The Deoksu Palace, Seoul
“Meandering leads to perfection.” - Lao Tzu
I first visited the Deoksu Palace in the third grade when my aunt took me to see a pop concert there. I think I was one of two children who attended the concert and my aunt kept encouraging to get autographs from celebrities I can’t even remember. Although I now laugh at how uninformed I was of pop culture during my childhood in South Korea, I remember how excited I was to be in a palace surrounded with history of the Korean Imperial family.
Various Korean royalties inhabited the palace until the Japanese occupation of Korea around the turn of the 20th century. Originally the residence of Prince Wolsan, the older brother of King Seongjong, Deoksu Palace only became a royal palace after the Seven-Year War when all the other palaces were burned during the 1592 Japanese invasions. King Seonjo was the first king to reside at the palace. In 1618, the official royal residence moved to the newly rebuilt Changdeok Palace. So for 270 years the Deoksu Palace was used as an auxiliary palace until 1897 when Emperor Gojong took refuge there after the Russian legation. After Emperor Gojong abdicated the throne to Emperor Sunjong, he continued to live in at Deoksu.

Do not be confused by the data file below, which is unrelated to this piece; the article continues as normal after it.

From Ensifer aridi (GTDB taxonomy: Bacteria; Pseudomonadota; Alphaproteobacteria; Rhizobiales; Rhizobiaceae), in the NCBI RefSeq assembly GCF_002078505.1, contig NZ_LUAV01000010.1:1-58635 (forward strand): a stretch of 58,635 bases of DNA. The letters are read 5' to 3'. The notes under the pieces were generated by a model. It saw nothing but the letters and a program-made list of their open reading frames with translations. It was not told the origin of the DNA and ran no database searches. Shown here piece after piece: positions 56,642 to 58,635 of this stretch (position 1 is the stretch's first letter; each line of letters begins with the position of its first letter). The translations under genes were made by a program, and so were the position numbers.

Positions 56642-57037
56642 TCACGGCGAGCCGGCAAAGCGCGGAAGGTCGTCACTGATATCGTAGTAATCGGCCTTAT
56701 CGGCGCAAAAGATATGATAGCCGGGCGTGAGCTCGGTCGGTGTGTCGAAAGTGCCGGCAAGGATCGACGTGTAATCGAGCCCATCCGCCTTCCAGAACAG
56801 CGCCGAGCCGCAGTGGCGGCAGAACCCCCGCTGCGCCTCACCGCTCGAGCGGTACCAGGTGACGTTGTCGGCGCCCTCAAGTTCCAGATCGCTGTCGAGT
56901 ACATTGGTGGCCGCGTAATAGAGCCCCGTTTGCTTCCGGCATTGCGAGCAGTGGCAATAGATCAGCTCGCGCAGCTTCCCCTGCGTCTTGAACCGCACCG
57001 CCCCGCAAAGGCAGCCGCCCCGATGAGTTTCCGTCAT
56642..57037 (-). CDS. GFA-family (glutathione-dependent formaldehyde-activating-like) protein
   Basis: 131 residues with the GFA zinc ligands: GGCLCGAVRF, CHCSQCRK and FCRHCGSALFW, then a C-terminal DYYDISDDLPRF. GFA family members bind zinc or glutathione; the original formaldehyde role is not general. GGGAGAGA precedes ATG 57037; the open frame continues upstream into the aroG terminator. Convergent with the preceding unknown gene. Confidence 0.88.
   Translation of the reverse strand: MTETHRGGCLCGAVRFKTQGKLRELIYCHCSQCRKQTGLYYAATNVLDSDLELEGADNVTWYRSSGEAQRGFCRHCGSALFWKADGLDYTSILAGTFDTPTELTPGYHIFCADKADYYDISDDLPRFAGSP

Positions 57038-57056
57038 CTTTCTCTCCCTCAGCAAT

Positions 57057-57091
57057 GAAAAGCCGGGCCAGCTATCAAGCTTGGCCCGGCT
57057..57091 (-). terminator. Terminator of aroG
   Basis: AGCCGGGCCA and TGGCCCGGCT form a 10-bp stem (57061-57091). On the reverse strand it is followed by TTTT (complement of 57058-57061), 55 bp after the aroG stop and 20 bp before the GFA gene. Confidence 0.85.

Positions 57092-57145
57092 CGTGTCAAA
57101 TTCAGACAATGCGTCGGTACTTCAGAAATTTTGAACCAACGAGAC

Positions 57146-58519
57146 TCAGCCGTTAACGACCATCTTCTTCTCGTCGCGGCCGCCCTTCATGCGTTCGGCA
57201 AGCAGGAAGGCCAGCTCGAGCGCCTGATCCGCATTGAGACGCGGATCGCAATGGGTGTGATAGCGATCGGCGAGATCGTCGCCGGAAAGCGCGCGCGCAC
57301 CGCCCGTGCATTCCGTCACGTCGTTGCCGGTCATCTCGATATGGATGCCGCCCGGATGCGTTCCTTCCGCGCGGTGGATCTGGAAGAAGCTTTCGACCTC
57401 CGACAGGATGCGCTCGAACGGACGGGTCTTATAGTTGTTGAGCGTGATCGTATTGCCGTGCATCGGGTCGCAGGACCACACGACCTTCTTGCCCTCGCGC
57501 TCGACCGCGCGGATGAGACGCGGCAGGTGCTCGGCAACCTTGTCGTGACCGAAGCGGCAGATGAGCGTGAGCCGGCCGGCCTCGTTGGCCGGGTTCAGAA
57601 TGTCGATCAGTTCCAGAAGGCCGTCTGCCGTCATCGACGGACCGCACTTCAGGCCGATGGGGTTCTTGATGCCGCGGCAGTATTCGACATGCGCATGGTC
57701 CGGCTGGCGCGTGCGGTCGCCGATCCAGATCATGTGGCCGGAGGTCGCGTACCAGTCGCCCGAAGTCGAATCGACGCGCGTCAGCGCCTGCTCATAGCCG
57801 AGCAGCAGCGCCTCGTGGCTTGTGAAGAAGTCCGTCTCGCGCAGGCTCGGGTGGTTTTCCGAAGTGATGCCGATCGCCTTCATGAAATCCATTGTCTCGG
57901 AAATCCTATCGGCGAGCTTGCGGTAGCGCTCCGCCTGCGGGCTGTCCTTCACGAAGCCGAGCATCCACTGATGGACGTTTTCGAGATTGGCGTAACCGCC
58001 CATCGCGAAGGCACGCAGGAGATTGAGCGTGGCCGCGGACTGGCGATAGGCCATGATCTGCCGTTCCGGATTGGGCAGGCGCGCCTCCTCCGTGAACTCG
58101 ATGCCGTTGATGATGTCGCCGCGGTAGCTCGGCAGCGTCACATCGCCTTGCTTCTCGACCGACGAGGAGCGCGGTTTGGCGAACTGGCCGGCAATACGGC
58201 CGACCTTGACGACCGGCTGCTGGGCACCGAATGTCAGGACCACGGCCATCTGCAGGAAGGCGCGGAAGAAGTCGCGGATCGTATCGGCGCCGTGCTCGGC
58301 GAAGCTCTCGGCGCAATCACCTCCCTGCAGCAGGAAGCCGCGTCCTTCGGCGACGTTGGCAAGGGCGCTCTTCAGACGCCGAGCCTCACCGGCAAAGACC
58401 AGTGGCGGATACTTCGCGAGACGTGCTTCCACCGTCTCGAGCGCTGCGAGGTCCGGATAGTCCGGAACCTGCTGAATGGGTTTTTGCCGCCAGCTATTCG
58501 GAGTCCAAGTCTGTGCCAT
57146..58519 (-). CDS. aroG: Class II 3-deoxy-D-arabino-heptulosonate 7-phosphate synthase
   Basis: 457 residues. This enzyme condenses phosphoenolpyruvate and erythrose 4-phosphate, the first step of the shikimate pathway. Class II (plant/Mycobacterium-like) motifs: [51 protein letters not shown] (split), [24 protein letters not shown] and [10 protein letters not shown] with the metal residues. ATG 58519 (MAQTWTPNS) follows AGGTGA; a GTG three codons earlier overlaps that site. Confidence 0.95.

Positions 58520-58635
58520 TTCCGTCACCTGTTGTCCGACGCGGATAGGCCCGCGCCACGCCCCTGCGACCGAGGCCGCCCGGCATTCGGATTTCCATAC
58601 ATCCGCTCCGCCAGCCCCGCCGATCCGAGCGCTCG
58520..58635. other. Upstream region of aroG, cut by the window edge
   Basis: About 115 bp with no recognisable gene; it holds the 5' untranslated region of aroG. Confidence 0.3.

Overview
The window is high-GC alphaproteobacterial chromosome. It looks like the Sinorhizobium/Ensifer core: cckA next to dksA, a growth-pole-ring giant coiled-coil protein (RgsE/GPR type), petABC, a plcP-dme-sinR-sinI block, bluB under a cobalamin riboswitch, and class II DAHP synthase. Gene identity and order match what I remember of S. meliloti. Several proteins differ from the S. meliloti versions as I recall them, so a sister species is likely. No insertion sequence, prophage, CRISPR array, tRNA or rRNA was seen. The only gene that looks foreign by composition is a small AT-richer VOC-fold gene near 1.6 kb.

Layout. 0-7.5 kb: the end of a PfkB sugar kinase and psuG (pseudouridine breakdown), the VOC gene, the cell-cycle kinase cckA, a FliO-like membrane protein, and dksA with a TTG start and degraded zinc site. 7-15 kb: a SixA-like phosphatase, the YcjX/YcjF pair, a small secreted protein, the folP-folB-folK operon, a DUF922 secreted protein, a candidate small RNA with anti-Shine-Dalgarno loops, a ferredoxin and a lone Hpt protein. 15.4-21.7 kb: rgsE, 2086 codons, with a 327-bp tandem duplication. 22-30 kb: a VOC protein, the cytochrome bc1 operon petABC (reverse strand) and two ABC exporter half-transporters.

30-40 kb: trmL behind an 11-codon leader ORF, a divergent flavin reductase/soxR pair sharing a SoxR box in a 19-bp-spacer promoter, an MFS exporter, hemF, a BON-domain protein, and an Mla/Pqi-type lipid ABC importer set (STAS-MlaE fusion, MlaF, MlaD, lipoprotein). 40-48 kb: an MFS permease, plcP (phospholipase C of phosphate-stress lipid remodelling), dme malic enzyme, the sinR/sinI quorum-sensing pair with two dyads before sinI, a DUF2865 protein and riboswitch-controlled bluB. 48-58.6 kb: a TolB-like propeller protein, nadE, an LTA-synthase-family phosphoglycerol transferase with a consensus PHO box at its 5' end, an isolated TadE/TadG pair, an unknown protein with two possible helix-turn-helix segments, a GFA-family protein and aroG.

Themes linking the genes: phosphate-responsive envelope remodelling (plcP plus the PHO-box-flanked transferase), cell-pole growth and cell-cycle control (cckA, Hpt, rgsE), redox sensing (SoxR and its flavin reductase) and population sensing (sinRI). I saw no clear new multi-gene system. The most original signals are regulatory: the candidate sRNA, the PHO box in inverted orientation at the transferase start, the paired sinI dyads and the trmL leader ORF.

Intentionally destroyed during the Japanese occupation of Korea, only one third of the structures of Deoksu Palace remain as what stood originally. The renovations and additions created a palace with a large collection of varying styles of buildings: natural sugi, painted wood, and stucco. Some buildings were even built in Western style.
Since my first visit to the Deoksu Palace, it has become one of my frequented places in Seoul. Mainly because of its location near the City Hall Station and centrally located to where I used to live, but also because it’s manageable in size in comparison to other palaces in Seoul. I always liked its intimacy, as well as the sadness that comes from knowing it’s where the Last Emperor of Korea died. I still have my pattern of strolling around the palace, down the boulevards of wisteria, punctuated by field of tranquil water lilies, honed granite keystones, and beautiful lights penetrating through shoji screens, on and on.
Photos by D.B. Kim.